‘A Superhuman – Made in China’ A Controversial Chinese Gene-Editing Experiment
The headline sounds like something out of a sci-fi movie. But one thing about sci-fi movies, there is always an ounce of reality or rather an entry point for a plausible possibility if further research and development are to be undertaken. Sure they are the works of an over imaginative producer, but then doesn’t all inventions come from an over imaginative inventor?
Sci-fi movies aside, there is a group of Chinese scientists who are becoming a little bit over imaginative themselves. The scientists are said to be currently tinkering the human embryos’ DNA using a controversial technique the genetics community refer to as ‘gene-editing’. This controversial move has attracted both concern and curiosity from a group of Hub researchers.
Without going ‘too-geeky’ on you, the Chinese scientists are said to be using a method known as the CRISPR-Cas9. Now, what this means is that the scientists are adding to taking away ‘genetic codes’ from the DNA. This act will enable them to modify any genetic defects in the ‘specimen’ potentially. This genetics technology has been carried out in other species of the kingdom Animalia but never on the Homo sapiens species (human beings), and this is where the Chinese scientists are becoming controversial.
It is said, the scientists carried out this experiment on 86 human embryos that were fertilized in a clinic. The product of a fusion of one ovary with two sperms as opposed to one sperm, which is the norm; and thus, are not expected to survive. This is according to a report featured in last week’s Journal of the Protein & Cell.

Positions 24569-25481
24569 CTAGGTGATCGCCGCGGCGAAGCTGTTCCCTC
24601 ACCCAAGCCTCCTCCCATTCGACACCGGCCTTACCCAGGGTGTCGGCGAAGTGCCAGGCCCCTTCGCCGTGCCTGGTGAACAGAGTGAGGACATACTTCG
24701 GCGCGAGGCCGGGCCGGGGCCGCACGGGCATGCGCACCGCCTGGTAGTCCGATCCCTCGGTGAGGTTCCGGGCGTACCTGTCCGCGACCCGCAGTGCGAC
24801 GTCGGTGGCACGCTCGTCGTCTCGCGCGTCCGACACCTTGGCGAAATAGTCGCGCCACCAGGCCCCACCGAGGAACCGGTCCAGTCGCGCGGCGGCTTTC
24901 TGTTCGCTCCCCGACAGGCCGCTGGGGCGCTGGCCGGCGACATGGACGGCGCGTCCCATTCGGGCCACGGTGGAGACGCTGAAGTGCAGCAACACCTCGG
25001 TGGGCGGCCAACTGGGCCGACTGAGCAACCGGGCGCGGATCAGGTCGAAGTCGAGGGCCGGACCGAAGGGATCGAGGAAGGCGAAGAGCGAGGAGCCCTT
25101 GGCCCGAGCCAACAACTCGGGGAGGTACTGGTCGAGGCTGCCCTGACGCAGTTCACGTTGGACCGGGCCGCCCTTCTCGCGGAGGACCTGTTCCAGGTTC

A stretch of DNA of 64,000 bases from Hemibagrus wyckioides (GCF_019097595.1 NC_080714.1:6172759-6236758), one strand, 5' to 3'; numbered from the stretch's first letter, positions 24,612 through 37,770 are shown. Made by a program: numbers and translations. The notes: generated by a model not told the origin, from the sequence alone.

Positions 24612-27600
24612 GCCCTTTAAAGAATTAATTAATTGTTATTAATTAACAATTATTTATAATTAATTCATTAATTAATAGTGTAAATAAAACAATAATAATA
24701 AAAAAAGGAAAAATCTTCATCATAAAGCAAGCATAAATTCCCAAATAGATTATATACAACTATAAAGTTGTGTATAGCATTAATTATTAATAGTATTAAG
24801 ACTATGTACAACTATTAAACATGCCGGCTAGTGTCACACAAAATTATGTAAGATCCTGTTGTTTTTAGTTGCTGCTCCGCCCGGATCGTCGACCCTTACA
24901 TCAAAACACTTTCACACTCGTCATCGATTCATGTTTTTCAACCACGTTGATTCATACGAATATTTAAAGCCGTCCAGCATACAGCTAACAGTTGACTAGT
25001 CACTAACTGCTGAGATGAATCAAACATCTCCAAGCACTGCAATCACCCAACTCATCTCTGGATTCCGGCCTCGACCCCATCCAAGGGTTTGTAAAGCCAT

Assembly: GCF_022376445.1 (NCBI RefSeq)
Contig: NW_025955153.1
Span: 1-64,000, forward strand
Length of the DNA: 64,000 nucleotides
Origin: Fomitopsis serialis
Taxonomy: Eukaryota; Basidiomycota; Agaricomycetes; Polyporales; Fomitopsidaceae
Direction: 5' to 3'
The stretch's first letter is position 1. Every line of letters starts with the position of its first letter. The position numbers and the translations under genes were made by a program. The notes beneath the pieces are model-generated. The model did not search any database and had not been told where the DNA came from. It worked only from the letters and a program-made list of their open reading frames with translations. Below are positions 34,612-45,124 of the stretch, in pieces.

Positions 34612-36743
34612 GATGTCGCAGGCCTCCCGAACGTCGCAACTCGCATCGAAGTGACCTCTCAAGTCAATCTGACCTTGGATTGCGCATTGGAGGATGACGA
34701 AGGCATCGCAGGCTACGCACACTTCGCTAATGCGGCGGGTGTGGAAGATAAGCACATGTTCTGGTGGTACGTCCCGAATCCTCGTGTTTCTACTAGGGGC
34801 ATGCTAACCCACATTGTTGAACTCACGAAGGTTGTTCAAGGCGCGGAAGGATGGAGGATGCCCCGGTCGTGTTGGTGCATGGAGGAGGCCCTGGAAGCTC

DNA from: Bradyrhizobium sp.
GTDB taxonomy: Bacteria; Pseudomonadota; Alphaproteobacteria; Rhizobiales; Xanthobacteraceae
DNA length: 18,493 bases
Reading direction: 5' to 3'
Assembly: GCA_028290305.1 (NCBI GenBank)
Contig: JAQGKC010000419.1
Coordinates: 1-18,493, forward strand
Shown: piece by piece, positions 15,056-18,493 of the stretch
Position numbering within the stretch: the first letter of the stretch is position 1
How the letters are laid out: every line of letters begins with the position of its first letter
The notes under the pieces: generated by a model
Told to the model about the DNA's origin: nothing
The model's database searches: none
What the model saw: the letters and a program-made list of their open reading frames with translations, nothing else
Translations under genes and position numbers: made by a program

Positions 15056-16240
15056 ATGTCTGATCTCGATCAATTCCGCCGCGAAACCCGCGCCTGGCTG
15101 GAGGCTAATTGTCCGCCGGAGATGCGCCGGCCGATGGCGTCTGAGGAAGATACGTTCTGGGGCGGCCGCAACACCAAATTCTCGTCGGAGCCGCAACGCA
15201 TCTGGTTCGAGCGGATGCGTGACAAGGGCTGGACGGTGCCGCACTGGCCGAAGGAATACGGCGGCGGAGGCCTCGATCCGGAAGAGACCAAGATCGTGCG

Dr. Robert Green, a geneticist from the Brigham and Women’s Hospital, who is also the head of a newborn gene-sequencing project dubbed BabySeq, said: “I think that this is both exciting and disturbing. It’s exciting because I think we all recognize the promise of gene editing to someday in the future ameliorate human suffering.
It’s disturbing because there is a strong consensus that a tremendous amount of foundational work needs to be accomplished before even considering this application in human embryos.”
The bold move by the Chinese scientist to conduct ‘gene-editing’ experiments on human embryos has elicited a lot of criticism from the scientists and bioethicists community. Most of whom warn that the technology is simply not developed enough to warrant genome editing in human embryos.
Dr. Green further said, “I think at this time there’s a great deal of hesitation, and perhaps a consensus forming that it’s inappropriate to be experimenting in this manner.”
Critics of the study and experimentation of human genome warn that unchecked access to human’s DNA could lead to covert attempts to manufacture a superhuman. This also begs the question. Is it ethical to modify human DNA without having explicit consent from the ‘specimen’ in question?
According to Dr. George Q. Daley, the Director of the Stem Cell Transplantation Program at the Boston Children’s Hospital and Dana-Farber Cancer Institute. ‘Gene-editing’ should be explored, but, just not yet, to be applied given the current limitations of the technology.
“With current technologies, it’s highly unsafe. I’m comfortable seeing this technology researched. But I would be strongly opposed to seeing it practiced in the clinic.”